SAWT BEIRUT INTERNATIONAL

| 4 February 2023, Saturday |

UNESCO: Killings of journalists on the rise

After recording a decline over the previous three years, the number of journalists killed worldwide has significantly increased in 2022, UN’s cultural body said in a report on Monday.

UNESCO reported the deaths of 86 journalists last year, with 19 killed in Mexico alone, followed by 10 in Ukraine and nine in Haiti.

An average of 58 journalists were killed from 2019 to 2021, as per previous UNESCO reports, with 2021 recording 55 killings. These three years marked a decrease from 2018, where 99 journalists were killed.

UNESCO Director-General Audrey Azoulay said in a statement that 2022’s toll was “alarming.”

“The authorities must redouble their efforts to put an end to these crimes and ensure that perpetrators are convicted, because indifference is a major factor in this climate of violence,” Azoulay said.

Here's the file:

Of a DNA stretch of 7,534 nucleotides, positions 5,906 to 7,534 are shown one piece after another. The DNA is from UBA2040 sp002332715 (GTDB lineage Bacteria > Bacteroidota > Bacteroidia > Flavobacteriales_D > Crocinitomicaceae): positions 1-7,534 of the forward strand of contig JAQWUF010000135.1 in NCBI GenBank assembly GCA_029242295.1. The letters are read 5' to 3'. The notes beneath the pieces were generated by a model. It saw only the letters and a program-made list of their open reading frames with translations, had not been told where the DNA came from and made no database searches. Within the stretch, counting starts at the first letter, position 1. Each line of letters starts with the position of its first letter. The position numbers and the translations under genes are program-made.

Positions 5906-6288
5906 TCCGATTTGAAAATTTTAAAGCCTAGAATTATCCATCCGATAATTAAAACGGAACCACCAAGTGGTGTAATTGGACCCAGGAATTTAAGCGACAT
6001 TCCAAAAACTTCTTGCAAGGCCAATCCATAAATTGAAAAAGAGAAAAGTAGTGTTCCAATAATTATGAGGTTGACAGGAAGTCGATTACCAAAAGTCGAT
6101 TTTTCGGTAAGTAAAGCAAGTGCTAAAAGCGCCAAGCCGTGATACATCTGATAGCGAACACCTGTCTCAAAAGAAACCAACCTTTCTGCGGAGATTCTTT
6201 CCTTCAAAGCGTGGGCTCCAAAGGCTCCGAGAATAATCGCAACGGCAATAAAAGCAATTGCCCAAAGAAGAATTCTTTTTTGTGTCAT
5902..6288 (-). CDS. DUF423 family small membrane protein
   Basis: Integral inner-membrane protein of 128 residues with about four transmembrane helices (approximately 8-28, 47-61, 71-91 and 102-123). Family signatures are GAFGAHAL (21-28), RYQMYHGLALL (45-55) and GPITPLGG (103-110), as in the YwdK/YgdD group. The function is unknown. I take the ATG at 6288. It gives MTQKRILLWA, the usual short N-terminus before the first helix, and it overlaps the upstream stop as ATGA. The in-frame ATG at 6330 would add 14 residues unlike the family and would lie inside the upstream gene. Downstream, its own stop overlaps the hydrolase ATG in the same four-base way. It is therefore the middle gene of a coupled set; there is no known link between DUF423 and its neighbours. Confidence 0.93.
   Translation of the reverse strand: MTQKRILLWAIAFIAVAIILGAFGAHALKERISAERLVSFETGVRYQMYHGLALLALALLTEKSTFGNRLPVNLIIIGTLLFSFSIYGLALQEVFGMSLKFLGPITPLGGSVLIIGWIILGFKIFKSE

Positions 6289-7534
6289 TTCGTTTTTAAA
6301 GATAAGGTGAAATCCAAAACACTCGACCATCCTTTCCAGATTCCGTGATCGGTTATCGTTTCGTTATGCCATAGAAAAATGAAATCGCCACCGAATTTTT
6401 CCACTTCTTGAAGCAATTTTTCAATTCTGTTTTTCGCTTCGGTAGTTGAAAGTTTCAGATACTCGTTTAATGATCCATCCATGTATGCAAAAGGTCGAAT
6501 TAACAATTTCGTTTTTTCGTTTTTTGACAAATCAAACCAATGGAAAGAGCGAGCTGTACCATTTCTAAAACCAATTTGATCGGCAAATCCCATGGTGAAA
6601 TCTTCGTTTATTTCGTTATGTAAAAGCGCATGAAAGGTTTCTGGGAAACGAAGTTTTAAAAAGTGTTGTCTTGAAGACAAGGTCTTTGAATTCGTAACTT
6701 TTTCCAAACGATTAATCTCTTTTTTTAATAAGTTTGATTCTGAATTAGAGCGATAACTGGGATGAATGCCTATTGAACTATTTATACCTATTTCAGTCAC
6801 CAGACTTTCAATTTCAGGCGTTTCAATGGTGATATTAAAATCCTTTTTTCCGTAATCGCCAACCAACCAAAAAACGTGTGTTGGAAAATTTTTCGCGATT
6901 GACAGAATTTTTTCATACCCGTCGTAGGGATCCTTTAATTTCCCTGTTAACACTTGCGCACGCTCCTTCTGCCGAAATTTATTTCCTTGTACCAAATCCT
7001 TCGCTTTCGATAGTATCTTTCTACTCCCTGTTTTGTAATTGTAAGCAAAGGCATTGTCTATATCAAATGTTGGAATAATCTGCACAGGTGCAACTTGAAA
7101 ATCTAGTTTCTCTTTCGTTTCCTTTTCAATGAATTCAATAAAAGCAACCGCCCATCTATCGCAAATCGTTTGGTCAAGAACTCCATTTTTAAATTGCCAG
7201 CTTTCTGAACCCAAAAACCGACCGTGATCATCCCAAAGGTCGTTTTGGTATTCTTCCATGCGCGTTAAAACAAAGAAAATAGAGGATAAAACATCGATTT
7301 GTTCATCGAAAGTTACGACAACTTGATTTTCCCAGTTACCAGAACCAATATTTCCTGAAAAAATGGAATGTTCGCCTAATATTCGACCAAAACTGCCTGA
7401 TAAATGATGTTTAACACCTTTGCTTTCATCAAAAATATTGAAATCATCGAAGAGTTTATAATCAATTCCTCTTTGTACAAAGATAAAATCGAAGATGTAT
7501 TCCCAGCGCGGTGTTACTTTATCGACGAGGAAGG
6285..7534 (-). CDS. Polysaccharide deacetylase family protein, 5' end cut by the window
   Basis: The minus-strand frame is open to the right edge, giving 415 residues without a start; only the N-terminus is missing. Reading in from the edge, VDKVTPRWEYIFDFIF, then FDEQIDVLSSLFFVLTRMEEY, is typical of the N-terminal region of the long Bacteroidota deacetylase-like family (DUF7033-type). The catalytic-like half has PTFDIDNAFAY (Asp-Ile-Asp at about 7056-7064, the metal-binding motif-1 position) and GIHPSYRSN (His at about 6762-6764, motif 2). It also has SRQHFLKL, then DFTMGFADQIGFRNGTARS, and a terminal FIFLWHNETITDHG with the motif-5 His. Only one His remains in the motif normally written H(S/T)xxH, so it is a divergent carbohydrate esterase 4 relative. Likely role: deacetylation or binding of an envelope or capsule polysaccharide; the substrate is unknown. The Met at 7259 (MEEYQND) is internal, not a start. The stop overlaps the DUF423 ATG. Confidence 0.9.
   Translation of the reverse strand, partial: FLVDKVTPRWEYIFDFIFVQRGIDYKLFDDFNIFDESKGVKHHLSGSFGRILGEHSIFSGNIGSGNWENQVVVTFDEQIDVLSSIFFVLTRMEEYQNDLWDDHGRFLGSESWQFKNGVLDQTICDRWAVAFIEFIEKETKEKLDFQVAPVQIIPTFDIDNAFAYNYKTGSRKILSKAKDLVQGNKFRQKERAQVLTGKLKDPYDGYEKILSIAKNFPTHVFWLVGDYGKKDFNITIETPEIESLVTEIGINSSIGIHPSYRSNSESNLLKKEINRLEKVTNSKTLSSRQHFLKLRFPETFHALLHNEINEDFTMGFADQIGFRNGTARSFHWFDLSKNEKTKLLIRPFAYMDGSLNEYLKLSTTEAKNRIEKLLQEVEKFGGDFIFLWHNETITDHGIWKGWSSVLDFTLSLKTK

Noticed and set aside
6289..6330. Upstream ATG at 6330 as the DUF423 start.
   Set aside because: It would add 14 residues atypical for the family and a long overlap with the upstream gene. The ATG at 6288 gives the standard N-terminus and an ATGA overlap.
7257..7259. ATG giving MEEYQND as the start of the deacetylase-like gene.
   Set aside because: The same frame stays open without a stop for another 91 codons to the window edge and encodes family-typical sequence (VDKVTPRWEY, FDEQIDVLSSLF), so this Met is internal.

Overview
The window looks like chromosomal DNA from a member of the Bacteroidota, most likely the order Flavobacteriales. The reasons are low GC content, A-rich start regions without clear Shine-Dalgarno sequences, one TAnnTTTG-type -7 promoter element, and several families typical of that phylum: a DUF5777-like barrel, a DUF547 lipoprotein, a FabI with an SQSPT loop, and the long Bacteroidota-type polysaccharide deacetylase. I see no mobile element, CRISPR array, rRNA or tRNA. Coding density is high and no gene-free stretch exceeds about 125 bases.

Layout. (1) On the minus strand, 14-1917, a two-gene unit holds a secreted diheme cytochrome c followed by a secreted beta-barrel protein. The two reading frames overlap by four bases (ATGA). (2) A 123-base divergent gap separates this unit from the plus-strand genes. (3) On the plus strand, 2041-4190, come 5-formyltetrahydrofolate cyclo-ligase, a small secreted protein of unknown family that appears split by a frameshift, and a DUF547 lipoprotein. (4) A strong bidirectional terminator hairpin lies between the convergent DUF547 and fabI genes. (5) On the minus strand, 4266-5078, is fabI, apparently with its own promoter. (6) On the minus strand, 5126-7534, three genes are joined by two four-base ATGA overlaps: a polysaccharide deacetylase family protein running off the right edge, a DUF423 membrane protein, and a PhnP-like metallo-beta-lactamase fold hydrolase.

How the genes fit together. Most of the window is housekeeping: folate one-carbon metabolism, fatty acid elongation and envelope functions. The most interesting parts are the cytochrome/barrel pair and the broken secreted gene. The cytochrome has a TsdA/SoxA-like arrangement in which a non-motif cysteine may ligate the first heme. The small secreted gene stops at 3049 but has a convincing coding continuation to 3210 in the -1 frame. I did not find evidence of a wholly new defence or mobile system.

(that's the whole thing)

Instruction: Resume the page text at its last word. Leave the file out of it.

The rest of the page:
Why were the journalists targeted?
Three-quarters of the killings occurred in non-conflict countries, with Latin America being home to more than half the deaths.

Some of the reasons why the journalists were killed were due to reprisals for their reporting on organized crime, armed conflict or the rise of extremism.
Some journalists were also killed for covering sensitive topics such as corruption, environmental crime, abuse of power and protests.

‘No safe spaces’ for journalists
UNESCO noted that nearly half of the journalists killed were targeted while off duty. Some were attacked while traveling, in parking lots or other public places, while others where in their homes at the time of their killing.

The body warned that this implies that “there are no safe spaces for journalists, even in their spare time.”

The UN body also recorded impunity for journalist killings at 86%, a rate it said was “shockingly high,” despite recording progress in the past five years.

In addition to killing, journalists in 2022 also were victims of other forms of violence. This included enforced disappearance, kidnapping, arbitrary detention, legal harassment and digital violence, with women particularly being targeted.

    Source:
  • DW